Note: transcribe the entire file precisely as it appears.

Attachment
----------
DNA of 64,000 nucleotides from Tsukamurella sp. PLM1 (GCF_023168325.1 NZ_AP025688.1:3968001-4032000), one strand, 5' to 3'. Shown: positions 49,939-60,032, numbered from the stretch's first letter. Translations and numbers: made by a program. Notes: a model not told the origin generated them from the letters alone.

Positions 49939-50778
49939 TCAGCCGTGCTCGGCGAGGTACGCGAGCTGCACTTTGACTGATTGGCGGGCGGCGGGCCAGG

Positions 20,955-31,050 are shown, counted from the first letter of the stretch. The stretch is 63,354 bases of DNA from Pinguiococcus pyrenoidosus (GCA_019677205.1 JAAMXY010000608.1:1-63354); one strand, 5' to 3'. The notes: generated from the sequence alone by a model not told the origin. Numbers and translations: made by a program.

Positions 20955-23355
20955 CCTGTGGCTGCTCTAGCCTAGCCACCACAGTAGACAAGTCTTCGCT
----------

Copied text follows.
DNA of 64,000 nucleotides from Tsukamurella sp. PLM1 (GCF_023168325.1 NZ_AP025688.1:3968001-4032000), one strand, 5' to 3'. Shown: positions 49,939-60,032, numbered from the stretch's first letter. Translations and numbers: made by a program. Notes: a model not told the origin generated them from the letters alone.

Positions 49939-50778
49939 TCAGCCGTGCTCGGCGAGGTACGCGAGCTGCACTTTGACTGATTGGCGGGCGGCGGGCCAGG

Positions 20,955-31,050 are shown, counted from the first letter of the stretch. The stretch is 63,354 bases of DNA from Pinguiococcus pyrenoidosus (GCA_019677205.1 JAAMXY010000608.1:1-63354); one strand, 5' to 3'. The notes: generated from the sequence alone by a model not told the origin. Numbers and translations: made by a program.

Positions 20955-23355
20955 CCTGTGGCTGCTCTAGCCTAGCCACCACAGTAGACAAGTCTTCGCT